1. THAILAND FORUM: 'SOCIETY IN TRANSITION'
ISEAS’s Thailand Studies Programme will hold a “Thailand Forum” workshop on 27th and 28th July 2015.
The overarching theme of the Forum will be “society in transition”. Transitions in society are processes of change from one state or condition to another, and are both unavoidable and unpredictable. The 2014 coup and its promise of elections are one sign of political transition. The changing socio-economic profile of the North and Northeast suggests a transition in power relations between core and periphery. And, of course, the approach of the end of the long reign of King Bhumibol makes another sort of transition inevitable. Transitions are dynamic and by their very nature worrisome for the status quo and establishment, for they suggest not only a new order but also possible resistance to the change that they bring.
The focus of the Forum will be on developments in politics, society, culture and the economy. These developments will be assessed for their medium- and long-term implications. Papers treating recent political developments will address those developments from an explicitly long-term perspective. Scholars will be invited to think about transitional processes in these areas and the different stakeholders involved, to describe the tension between the old and the new, and to consider the ways in which such transitions will unfold in the near future.
The aim of the Forum is to take stock of Thailand’s current problems and prospects and to alert stakeholders and interested parties to issues and areas likely to merit attention in the years ahead. This Forum will be of interest to students and academics, policymakers and business people.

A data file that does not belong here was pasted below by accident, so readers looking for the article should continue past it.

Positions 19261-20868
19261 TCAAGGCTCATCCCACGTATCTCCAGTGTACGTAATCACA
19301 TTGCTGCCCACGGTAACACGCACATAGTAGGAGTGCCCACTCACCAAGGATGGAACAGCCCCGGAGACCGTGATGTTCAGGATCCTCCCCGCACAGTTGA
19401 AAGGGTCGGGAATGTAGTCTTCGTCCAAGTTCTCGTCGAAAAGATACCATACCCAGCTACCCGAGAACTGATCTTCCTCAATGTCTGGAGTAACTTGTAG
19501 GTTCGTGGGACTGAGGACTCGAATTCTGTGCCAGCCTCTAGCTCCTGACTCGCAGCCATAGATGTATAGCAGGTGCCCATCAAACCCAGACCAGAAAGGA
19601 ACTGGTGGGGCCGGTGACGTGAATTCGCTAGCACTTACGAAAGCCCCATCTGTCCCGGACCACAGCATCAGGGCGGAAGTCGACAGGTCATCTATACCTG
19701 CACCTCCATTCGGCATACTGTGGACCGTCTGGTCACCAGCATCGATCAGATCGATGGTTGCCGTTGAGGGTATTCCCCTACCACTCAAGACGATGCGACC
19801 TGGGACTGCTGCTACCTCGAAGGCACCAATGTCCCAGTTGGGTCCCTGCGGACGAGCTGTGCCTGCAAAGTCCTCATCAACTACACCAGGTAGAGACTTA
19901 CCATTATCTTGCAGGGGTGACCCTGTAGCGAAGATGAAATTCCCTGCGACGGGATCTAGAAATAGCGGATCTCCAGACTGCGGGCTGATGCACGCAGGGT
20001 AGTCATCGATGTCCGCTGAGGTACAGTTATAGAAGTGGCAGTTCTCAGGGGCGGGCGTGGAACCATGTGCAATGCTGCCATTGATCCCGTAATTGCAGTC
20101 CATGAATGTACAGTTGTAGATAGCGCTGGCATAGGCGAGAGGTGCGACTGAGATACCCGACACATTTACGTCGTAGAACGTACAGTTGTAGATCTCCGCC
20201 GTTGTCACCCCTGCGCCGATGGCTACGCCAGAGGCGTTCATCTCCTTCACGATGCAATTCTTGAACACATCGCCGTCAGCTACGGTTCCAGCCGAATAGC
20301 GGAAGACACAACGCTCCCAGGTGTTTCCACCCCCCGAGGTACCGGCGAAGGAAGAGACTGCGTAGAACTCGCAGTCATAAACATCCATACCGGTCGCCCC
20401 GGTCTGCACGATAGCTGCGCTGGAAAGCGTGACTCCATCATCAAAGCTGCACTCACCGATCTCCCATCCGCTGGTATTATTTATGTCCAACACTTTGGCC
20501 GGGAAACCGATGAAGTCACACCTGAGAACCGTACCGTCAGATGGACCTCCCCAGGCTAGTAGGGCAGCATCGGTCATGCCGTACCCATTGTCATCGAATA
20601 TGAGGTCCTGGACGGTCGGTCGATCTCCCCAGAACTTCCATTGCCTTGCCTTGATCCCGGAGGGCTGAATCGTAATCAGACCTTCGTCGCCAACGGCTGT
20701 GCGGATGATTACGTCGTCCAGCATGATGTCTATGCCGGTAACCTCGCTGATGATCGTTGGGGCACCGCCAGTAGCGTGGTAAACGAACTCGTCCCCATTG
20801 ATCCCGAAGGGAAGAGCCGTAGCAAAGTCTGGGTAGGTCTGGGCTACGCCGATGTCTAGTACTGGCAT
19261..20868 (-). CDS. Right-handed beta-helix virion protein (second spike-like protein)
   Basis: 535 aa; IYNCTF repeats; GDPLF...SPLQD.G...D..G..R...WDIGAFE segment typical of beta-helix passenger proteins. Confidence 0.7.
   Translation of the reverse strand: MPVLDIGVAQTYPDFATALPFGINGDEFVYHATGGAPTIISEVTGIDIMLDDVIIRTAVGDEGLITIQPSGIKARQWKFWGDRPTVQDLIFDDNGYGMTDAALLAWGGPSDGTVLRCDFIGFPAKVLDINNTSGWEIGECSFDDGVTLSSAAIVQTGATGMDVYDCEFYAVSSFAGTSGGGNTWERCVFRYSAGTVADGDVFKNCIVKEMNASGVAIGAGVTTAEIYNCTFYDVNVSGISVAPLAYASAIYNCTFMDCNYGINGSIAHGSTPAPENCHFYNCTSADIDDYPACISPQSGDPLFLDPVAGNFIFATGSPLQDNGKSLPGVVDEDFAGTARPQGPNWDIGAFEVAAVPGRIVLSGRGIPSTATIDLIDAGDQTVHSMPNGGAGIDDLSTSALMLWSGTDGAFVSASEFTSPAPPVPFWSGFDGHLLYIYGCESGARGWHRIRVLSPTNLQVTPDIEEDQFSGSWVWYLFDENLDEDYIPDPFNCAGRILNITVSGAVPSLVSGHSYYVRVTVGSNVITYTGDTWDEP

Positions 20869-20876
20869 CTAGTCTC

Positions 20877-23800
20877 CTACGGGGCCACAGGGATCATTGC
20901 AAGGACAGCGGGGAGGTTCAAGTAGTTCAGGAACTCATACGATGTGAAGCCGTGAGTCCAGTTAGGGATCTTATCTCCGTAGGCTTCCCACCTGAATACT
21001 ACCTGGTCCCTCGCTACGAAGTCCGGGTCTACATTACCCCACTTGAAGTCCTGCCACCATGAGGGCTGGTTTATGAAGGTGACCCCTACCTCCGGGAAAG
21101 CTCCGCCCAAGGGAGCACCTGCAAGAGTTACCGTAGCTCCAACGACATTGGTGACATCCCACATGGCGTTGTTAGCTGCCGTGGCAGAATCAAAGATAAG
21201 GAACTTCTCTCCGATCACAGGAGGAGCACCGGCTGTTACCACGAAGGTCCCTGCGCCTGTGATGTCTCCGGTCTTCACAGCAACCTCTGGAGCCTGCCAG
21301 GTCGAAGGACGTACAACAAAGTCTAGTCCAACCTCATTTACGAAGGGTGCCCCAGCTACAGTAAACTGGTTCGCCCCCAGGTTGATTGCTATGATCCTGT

The Thailand Studies Programme will approach scholars and invite them to prepare papers on key areas of development, with drafts of their papers to be circulated some weeks before the workshop. Selected papers from this Forum will appear in an edited volume published by ISEAS and intended to offer a critical perspective on Thailand.
Papers will be divided into three broad sessions: Politics, Economics, and Culture and Society. They will cover issues from the military coup, the military, monarchy, decentralisation, economic restructuring, the middle class, the media, and civil society.
More details on the Forum will be uploaded when available.
2. ISEAS PERSPECTIVE PAPER UNDER THAILAND STUDIES PROGRAMME
The ISEAS Perspective paper "Thailand: A New Polity in the Making?" by Porphant Ouyyanont, Visiting Senior Fellow at ISEAS, can be accessed at this link.
Introduction of the paper:
This paper analyses the current policies of the Thai military government, drawing attention to the high degree of military control and to the extent to which the policies affect all aspects of Thai society. Secondly, this paper undertakes an analysis of these policies and argue that they mark a departure in the type of Thai state that is being established.
3. SEMINAR NOTES ON THAILAND STUDIES PROGRAMME SEMINAR
The seminar notes on the seminar "Is Myanmar a Model for the Thai Political Order?", 28 October 2014, can now be found at this link.
This seminar explored the directions that Thai political order may take, comparing events in Thailand with Myanmar’s transition experience.
4. ISEAS PERSPECTIVE PAPER UNDER THAILAND STUDIES PROGRAMME